Disasters like floods, hurricanes, tornadoes and fires impact an entire community causing physical, economic, and emotional damage. United Methodists are known to arrive early after disasters and are often the last to leave. Here's a typical time line: Emergency Responders handle the initial disaster response performing rescues and combating immediate damage.
As the emergency phase winds down, Early Response Teams (ERTs) arrive to help. A main goal is to listen to the survivors, to find out what their needs are. Further tasks might include tarping roofs to limit water damage, removing damaged household items, cleaning, removing wet sheetrock. Typically a team stays for just three days and is replaced by another team as needed.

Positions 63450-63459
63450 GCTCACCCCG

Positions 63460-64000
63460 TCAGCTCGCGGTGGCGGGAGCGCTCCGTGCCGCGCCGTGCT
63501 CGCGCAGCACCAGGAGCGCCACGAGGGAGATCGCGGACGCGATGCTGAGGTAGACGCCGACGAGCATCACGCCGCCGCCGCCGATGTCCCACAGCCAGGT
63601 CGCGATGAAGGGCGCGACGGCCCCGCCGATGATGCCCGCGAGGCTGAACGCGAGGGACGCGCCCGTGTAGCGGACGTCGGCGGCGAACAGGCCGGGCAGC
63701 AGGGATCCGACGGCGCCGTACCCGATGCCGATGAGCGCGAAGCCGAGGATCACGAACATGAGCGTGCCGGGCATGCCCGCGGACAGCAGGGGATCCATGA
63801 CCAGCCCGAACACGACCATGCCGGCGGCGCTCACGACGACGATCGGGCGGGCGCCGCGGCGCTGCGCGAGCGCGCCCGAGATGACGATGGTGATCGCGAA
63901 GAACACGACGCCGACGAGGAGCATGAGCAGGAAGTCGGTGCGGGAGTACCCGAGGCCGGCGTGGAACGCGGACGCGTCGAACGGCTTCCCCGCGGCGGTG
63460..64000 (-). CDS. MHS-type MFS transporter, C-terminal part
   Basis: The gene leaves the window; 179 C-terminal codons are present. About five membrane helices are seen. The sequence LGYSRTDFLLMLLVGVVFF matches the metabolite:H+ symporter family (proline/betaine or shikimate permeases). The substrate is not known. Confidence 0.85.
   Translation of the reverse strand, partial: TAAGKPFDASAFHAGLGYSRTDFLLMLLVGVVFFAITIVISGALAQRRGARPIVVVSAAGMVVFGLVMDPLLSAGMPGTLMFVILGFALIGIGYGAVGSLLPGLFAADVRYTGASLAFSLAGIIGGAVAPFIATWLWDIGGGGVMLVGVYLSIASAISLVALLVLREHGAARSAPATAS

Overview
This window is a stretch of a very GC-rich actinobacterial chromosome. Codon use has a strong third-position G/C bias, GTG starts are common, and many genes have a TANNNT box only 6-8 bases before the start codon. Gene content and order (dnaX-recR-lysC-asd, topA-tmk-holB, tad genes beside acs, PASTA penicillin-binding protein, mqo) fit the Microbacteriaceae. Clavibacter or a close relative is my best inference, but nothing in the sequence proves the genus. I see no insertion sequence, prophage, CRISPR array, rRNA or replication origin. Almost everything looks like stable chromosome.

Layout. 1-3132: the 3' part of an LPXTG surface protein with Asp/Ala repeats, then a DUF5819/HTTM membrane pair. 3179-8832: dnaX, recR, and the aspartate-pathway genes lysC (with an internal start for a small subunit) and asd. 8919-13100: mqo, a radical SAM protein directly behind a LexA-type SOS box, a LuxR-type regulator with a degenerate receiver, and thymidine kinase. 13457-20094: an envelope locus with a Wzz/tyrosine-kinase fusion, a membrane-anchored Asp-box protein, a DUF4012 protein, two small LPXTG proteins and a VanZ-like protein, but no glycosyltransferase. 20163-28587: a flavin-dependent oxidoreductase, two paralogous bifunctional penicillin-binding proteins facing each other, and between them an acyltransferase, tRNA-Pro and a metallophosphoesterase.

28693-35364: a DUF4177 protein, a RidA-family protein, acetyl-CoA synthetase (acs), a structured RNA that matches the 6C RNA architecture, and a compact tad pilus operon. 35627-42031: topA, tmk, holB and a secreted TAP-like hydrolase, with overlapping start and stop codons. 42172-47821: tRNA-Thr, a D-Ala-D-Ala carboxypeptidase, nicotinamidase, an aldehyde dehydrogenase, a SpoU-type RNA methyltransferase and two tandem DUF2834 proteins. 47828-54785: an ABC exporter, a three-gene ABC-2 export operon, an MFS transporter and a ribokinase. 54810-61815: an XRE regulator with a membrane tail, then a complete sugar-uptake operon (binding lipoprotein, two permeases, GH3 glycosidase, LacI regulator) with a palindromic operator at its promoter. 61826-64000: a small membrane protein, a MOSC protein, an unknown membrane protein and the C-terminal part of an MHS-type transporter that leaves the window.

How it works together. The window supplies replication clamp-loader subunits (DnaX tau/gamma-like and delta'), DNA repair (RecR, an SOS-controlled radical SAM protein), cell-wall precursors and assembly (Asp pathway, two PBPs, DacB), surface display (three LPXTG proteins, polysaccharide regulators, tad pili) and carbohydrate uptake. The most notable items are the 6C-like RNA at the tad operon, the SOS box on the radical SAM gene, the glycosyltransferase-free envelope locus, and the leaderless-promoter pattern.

After the early response, ongoing recovery efforts are needed to repair damage. United Methodists do this work too, but under the auspices of United Methodist Volunteers In Mission (UMVIM). These teams typically rotate in for a week at a time.
There is a need for trained and credentialed persons to provide spiritual care services to survivors of disasters across the Mountain Sky Conference. The United Methodist Church is taking a leadership role in developing a process to organize this effort. These organizations have formed a Disaster Spiritual Care (DSC) committee to guide program development. Committee members include representatives of various faith-based and non faith-based groups including chaplains serving military, law enforcement organizations, and fire departments.